It’s time to stop CPR on the Google Pixel lineup. I’m making the call. Time of death: 10am, January 17, 2024, when Samsung announced the Galaxy S24. I’m sorry for your grief, Pixel fans, but there’s nothing more we can do. I see that the Pixel was an organ donor, so rest assured its passing will benefit others. Now, if you wouldn’t mind trading in your old device, there’s a line forming to pay respects.
I was a huge fan of the Google Nexus phones and tablets, especially the Nexus One by HTC, and the subtly curved, eminently-pocketable Nexus S by Samsung. Those were cool phones for tech nerds. By the time Google changed the branding to Pixel, things felt a bit more silly, and sadly more cheap.
Over time, Google has tried to make a premium Pixel phone, but this year it’s stretched too thin, and the entire Pixel organism is needlessly suffering.
Google made a nice phone, but then it started branching out. In 2022, it launched the Pixel Watch, which didn’t quite land. It had battery life problems and wasn’t very competitive.
Google also launched the Pixel Buds Pro, which you can now buy at a serious discount versus comparable AirPods Pro 2 from Apple. Both of those products have been updated with huge new features since launch, including spatial audio and conversation detection on the Buds Pro.
In 2023? We finally got a Pixel Tablet, and it comes with a speaker dock attached?! That’s a lot. We also got the Pixel Fold, a tablet/phone hybrid. Both of these should have shipped with an entirely new version of Android to match, but Google could hardly be bothered to create even a clock widget to fit the new, larger screens.
Google is stretched thin, and you can feel it in the experience.
The experience every Pixel owner knows too well
When I left for CES 2024 in Las Vegas, I asked my Google Pixel Tablet to turn off all the lights. “Turning off 6 lights. Sorry, 5 lights aren’t available right now,” was the semi-familiar response. I have thirteen Philips Wiz lights in my apartment and a Nanoleaf Shapes.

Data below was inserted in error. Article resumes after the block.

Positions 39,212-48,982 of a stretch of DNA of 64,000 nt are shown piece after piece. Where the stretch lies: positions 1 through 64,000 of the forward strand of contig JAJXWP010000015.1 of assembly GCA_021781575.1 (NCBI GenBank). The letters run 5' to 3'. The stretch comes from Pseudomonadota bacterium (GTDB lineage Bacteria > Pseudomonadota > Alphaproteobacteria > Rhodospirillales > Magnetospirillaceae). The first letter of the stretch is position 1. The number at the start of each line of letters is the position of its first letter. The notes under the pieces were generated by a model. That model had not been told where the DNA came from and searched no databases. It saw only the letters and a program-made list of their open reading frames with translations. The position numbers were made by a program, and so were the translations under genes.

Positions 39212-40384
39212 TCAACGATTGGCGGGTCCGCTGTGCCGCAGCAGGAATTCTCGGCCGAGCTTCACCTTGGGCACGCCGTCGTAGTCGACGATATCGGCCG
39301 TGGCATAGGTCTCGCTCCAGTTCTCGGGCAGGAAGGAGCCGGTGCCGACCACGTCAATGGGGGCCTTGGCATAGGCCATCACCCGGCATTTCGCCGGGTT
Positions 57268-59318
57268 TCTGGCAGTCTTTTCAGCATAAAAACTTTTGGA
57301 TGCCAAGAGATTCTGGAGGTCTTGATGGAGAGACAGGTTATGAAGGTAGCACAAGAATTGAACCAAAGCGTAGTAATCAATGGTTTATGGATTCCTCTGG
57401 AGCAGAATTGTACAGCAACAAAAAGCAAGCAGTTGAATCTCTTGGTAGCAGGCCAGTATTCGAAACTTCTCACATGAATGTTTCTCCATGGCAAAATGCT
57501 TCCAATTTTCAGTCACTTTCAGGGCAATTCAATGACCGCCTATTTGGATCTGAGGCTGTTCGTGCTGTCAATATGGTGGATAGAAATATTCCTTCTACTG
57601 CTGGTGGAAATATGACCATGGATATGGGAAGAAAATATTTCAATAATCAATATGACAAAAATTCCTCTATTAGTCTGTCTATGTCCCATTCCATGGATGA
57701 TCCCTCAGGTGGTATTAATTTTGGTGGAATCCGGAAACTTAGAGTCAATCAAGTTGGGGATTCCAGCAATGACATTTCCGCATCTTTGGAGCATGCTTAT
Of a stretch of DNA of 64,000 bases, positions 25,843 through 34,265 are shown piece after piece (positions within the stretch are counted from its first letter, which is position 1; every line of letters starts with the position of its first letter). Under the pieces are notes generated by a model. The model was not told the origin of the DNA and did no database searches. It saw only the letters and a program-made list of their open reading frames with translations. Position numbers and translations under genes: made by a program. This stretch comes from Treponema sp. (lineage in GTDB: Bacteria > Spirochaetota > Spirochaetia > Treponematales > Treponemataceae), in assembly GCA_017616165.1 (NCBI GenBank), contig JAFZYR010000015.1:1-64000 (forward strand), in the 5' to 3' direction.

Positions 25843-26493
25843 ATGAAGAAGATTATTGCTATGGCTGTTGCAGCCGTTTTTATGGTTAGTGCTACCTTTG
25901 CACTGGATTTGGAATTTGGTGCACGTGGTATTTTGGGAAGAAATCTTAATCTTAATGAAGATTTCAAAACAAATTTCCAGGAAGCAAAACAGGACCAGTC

When I came back from CES, I asked the Pixel Tablet to turn on the lights. “Sorry, three lights aren’t available right now.” No lights turned on, but the light in my kid’s bedroom had been on all week.
I’d love to say that this was just a bad experience, but which experience? Is it the Pixel Tablet that’s having problems? Google Assistant? Google Home? I suspect all of the above. Pixels work well on day one but deteriorate quickly, and eventually, things stop.
Samsung just got all the good stuff
Google’s year in mobile has been a bust. Android 14 made precisely zero waves, while Apple’s iOS 17 is so good that cops are warning parents that it could be corrupting children. Android is folk music, while Apple is Rock ‘n Roll.
Now, Google just lost its best features to Samsung. I still carry a Pixel 8 Pro to work because the Google Recorder app is so good. It transcribes as it records, and you can later tap on a word in the transcript to hear what someone actually said. It’s amazing, and invaluable for journalists, students, or anyone who needs a concise record.
It’s now available on the Galaxy S24, as the Samsung Voice Recorder app. Same features and functionality. Oh, and the amazing generative AI wallpaper that was exclusive to the Pixel 8 family? Also on the Galaxy S24.